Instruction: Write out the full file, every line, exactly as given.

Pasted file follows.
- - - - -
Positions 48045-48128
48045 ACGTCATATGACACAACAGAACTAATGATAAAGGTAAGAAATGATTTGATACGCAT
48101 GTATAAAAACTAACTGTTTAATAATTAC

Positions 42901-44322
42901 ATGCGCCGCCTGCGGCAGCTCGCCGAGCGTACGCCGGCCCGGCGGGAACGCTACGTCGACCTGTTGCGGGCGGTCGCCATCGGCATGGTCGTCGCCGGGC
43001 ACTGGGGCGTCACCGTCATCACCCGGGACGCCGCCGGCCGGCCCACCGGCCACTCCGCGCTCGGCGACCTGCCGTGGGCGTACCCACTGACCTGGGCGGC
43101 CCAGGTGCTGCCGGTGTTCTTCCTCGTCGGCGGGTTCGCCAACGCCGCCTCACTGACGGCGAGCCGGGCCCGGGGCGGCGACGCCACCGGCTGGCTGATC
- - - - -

Positions 48045-48128
48045 ACGTCATATGACACAACAGAACTAATGATAAAGGTAAGAAATGATTTGATACGCAT
48101 GTATAAAAACTAACTGTTTAATAATTAC

Positions 42901-44322
42901 ATGCGCCGCCTGCGGCAGCTCGCCGAGCGTACGCCGGCCCGGCGGGAACGCTACGTCGACCTGTTGCGGGCGGTCGCCATCGGCATGGTCGTCGCCGGGC
43001 ACTGGGGCGTCACCGTCATCACCCGGGACGCCGCCGGCCGGCCCACCGGCCACTCCGCGCTCGGCGACCTGCCGTGGGCGTACCCACTGACCTGGGCGGC
43101 CCAGGTGCTGCCGGTGTTCTTCCTCGTCGGCGGGTTCGCCAACGCCGCCTCACTGACGGCGAGCCGGGCCCGGGGCGGCGACGCCACCGGCTGGCTGATC